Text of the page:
Applying: Those interested in participating should submit an abstract of 750-1,000 words and a current C.V. to Chris Tucker (firstname.lastname@example.org) by May 1. Word or PDF file formats only. Please prepare abstracts for anonymous review. For although the organizers seek to have a balanced program both in terms of topics and presenters, the initial stage of review will be done anonymously. Questions about the workshop should be sent to the email@example.com.
Notification will be made by June 1 at the latest. If your abstract is selected, we will cover your accommodation, meals at the conference, and travel expenses (international travel can be covered for at least one submitted paper). Co-authors are welcome, but only one author’s expenses can be covered. You do not have to send your paper in advance of the workshop, and it certainly can be a work in progress.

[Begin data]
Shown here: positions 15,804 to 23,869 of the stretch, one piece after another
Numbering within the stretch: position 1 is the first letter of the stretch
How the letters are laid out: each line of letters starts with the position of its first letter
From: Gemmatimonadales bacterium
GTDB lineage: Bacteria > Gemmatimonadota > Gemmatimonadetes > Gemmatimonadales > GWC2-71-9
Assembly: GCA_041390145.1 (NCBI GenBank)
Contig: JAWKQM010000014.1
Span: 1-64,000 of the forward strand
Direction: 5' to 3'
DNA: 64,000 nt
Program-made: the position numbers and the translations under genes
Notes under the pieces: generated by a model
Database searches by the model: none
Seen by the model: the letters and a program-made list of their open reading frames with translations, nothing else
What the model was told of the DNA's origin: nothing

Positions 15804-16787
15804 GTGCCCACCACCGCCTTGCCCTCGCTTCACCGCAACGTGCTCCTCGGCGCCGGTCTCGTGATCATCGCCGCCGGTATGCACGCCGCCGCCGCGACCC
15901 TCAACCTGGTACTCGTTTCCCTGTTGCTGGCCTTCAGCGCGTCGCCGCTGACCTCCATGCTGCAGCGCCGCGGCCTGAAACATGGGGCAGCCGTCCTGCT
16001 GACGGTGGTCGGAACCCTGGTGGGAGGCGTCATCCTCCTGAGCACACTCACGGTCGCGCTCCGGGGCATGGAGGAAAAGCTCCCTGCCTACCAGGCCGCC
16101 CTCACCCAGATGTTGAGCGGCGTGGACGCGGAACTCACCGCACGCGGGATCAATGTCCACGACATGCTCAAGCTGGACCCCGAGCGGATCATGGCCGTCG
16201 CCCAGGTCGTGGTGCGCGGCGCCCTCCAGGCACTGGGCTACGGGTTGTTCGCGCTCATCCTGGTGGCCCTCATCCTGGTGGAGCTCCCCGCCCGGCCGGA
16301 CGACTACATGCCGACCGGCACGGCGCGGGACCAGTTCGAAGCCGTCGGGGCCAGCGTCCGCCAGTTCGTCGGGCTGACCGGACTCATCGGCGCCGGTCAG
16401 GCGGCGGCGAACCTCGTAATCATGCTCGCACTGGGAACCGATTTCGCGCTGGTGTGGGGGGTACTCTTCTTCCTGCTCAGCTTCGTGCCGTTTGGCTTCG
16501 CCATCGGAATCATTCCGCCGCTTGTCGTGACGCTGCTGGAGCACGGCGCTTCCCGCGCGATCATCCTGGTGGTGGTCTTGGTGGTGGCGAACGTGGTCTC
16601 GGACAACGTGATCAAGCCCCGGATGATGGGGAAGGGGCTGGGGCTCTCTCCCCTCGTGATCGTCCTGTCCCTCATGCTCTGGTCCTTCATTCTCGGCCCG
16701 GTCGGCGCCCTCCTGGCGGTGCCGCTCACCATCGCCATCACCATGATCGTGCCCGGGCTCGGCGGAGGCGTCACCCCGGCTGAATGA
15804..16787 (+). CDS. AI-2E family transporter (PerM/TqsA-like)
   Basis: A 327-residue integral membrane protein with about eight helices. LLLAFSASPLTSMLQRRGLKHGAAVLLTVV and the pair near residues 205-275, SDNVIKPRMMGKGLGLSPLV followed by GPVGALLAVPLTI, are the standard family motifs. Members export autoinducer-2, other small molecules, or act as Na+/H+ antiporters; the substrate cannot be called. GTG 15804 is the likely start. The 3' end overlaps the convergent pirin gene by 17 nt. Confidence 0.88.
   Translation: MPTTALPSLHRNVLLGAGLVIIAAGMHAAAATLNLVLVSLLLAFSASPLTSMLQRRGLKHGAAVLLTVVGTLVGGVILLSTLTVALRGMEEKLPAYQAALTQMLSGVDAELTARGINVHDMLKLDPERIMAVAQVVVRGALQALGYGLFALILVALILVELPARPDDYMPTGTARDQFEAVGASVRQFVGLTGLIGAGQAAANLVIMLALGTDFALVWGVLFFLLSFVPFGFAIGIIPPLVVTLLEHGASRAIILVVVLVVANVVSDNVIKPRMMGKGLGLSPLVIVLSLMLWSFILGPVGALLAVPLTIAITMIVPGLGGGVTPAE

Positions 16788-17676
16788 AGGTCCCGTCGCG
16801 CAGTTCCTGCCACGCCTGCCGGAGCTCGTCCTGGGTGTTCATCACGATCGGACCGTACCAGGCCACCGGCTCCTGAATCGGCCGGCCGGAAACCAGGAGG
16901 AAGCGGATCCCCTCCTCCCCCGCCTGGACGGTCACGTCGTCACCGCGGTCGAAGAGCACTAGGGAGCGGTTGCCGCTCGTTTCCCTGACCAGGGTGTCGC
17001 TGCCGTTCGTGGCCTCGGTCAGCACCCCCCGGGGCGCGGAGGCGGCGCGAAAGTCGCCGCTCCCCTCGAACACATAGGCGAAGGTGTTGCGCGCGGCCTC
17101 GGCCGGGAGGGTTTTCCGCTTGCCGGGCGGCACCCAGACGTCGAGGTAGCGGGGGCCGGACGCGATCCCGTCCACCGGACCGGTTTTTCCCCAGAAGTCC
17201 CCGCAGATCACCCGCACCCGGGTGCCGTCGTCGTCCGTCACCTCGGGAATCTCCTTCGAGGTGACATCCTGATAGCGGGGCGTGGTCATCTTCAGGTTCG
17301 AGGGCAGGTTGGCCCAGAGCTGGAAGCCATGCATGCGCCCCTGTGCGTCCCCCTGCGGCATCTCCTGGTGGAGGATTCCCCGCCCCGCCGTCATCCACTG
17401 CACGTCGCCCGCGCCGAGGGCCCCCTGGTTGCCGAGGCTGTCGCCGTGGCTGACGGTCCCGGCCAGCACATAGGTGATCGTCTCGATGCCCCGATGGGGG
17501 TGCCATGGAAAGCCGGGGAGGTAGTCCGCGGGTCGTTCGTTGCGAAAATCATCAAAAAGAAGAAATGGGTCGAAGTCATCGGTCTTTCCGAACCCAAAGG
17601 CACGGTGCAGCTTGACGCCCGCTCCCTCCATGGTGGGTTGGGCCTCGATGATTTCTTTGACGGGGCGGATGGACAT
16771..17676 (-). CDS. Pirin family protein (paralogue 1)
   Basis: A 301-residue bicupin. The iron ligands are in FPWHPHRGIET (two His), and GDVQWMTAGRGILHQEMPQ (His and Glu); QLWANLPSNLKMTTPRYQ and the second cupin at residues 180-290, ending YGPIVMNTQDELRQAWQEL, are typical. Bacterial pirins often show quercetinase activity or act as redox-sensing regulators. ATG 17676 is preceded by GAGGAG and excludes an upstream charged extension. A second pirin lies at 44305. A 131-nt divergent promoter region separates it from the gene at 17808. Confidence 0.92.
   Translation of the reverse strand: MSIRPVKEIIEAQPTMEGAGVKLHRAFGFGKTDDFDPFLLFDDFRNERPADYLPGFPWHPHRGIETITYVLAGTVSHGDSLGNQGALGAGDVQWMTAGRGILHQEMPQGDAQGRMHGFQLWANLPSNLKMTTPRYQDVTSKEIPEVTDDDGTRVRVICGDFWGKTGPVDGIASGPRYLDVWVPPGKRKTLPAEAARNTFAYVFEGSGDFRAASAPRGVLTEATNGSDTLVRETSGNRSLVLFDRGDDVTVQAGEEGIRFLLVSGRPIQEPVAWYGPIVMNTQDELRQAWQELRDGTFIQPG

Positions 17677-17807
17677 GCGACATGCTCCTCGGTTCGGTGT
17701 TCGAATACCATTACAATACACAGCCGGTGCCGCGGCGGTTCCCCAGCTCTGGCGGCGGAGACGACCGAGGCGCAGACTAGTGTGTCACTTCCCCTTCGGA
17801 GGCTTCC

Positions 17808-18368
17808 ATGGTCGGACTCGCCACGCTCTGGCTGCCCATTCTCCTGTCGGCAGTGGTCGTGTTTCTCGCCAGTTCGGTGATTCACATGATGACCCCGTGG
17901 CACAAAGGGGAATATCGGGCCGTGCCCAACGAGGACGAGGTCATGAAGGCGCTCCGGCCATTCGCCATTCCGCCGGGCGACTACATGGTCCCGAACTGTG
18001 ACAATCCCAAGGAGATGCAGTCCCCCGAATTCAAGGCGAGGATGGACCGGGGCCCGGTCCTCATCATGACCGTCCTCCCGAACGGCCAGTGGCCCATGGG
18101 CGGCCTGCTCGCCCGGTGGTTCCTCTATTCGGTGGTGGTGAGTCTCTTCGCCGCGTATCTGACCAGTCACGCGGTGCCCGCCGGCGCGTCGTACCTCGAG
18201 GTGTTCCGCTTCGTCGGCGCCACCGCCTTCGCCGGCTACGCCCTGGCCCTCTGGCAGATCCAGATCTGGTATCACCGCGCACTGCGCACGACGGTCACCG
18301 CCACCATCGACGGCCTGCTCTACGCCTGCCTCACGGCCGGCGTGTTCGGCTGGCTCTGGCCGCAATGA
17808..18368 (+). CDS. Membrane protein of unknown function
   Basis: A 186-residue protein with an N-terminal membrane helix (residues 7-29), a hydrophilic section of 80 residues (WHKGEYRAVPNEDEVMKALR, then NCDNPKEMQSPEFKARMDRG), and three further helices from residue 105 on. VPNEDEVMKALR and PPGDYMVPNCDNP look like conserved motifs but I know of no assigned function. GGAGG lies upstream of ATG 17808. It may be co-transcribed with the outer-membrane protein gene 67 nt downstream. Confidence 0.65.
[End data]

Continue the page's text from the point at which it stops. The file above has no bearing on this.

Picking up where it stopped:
Supported by generous funding from William & Mary’s Philosophy Department and Theresa Thompson ’67.
Seeking Church, by Dyrness and Deurksen, is driven by questions that arose because of the “emerging” or “insider movements” that are increasingly being witnessed at the fringes of where Christianity meets unreached areas. These movements have led missiologists and ecclesiologists to wonder how the members of these movements fit in to the structures of the church.
Dyrness and Deurksen state that two convictions drive the argument of this book.
- We believe that the church of Christ has always reflected its social and cultural setting; it has read Scripture in terms of its cultural assumptions about community and human goods… [therefore, this] has led to a wide variety of possible social forms.